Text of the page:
Furniture should have the flexibility and versatility of a good building toy. Stacking, combining, and re-configuring discreet elements to make storage for any space would save money and reduce waste. Instead of replacing the old furniture that doesn't fit in a new space, just take apart what you've got and re-assemble it in a configuration that works. With the multitude of rapid prototyping tools at our fingertips these days, we can produce dozens of copies of basic elements, then make highly specific specialized pieces for unique applications.

This quick-and-dirty laser cut modular storage system does just that. It's a 14 1/2" X 14 1/2" square box with one open side, allowing you to snugly fit a dairy crate in the box. There are also 4 evenly spaced holes on each face. The spacing of the holes allows you to stack and attach the blocks in a number of different configurations: side by side, vertically, horizontally, and stepped (like bricks).

Instructables' office is on the second floor of Pier 9 where there is limited space, even more limited storage, and exposed overhead steel trusses all over the place; so for the first use of this modular storage system, I made an attachment for an industrial truss trolley so we can move the storage around the office.

Step 1: Tools, Materials, & Files


  • Laser Cutter or CNC Router. I used a lastercutter, but the same files would work very well on a standard CNC router.

LOW-TECH OPTION: If you don't have access to anything like this, use the files I've provided as templates. Print out the pieces, spray-glue them to the plywood (use something like Super 45 since it will un-stick easily), and follow the lines with a jigsaw. If you're careful and take your time, you'll end up with the same result.

  • Hand drill and/or drill press, drill bits. You'll need to drill pilot holes for screws and countersunk pockets for screw heads and nuts.


  • Plywood. I used 3/4" maple veneer finish grade for the boxes, and 1/4" for the spacers. If you use the files I've posted here, your box material will need to be 3/4" thick (actually .71"), and your spacer material must be 1/4" thick.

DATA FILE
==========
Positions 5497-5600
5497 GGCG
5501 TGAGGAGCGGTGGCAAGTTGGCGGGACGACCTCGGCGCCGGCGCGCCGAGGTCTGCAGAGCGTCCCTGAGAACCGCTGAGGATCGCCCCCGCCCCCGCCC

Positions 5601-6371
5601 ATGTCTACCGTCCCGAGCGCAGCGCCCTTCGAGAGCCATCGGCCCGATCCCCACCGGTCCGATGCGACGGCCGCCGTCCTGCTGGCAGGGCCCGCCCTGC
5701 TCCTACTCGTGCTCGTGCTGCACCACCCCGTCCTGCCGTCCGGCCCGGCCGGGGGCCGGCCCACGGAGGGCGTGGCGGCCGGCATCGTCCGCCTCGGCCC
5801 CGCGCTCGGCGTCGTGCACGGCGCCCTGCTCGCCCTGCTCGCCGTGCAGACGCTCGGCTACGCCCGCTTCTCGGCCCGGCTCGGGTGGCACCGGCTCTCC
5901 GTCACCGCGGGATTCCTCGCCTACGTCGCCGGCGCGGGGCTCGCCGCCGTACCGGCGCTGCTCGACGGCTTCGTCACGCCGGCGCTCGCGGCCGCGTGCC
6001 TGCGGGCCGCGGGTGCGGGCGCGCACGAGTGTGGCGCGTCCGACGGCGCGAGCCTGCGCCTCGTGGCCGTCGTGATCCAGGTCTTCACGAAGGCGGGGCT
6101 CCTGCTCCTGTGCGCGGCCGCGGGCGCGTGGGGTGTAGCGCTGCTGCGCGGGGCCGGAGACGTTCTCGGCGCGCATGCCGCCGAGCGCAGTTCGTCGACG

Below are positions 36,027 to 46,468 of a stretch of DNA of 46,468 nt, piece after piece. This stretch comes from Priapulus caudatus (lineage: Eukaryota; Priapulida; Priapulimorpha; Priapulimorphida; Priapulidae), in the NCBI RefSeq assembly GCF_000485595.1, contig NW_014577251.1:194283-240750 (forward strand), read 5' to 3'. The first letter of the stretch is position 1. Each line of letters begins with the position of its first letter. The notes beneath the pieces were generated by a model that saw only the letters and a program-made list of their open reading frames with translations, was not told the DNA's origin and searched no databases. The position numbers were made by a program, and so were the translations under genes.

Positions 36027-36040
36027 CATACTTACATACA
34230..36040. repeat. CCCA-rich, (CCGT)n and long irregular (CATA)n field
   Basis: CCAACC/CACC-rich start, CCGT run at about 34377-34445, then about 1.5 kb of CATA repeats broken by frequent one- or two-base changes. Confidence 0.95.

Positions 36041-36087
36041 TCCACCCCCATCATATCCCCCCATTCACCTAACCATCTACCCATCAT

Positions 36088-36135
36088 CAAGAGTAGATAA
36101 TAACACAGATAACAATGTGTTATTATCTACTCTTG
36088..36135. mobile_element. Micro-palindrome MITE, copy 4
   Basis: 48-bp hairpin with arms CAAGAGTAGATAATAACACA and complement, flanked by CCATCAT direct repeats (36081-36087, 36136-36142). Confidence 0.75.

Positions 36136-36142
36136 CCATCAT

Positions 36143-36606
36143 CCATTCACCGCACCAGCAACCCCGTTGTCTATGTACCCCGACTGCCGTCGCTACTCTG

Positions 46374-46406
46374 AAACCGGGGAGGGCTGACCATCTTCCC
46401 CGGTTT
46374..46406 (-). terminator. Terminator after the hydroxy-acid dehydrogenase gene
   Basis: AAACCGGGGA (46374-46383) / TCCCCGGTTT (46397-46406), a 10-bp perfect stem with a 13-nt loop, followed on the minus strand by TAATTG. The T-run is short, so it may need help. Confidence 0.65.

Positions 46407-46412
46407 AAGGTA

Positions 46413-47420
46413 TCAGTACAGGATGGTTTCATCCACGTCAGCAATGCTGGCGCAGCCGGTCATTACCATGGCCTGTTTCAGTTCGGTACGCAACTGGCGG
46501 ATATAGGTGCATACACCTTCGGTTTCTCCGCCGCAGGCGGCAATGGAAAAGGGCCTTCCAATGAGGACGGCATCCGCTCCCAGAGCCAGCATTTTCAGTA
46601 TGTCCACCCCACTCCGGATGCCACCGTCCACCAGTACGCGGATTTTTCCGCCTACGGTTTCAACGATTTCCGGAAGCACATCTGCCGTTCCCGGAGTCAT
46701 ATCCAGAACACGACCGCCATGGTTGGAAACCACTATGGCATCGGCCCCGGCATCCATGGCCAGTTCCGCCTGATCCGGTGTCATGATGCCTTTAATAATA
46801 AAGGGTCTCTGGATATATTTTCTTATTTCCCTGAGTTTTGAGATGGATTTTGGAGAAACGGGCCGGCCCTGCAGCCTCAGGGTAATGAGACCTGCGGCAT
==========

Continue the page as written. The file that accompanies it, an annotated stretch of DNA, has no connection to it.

• Hardware.
    • #10 X 1 3/4" #2 sq. drive screws.
    • 10/24 2" flat head machine screws.
    • 10/24 lock nuts.


  • The files included here were made in inventor and intended to be used on a shopbot. The pieces in the Inventor file have recessed pockets for the spacers that would allow for easier assembly and more relieable alignment, but since our shopbot is out of commission for the moment, I made a simpler version that doesn't involve CNC fabricated pockets.
  • These files will give you one hanger and three boxes using one sheet of 3/4" plywood, and they also include the 1/4" thick round spacers.
<p>I LOVE the design!!! Wish I could download it, but don't have anything for that format I'd be making a wall of these!!</p>
<p>(probably already been thought of) I'm sure you could hack a RC car or something and give it a little motorised drive wheel so it could be remote driven up and down the office. :D</p><p>Ecellent job though!</p>
<p>That's a good idea. It would be cool to put up like 10 of them with motors and do something like the mobile library stacks:</p>
Pretty awesome
Glad you like it- make one of your own!
<p>I saw these materializing around the office! Very cool to see how you built them!</p>

About This Instructable




Bio: I'm a full-time Designer at the Instructables Design Studio (best job ever). My background is in residential architecture, film set design, film animatronics, media ... More »
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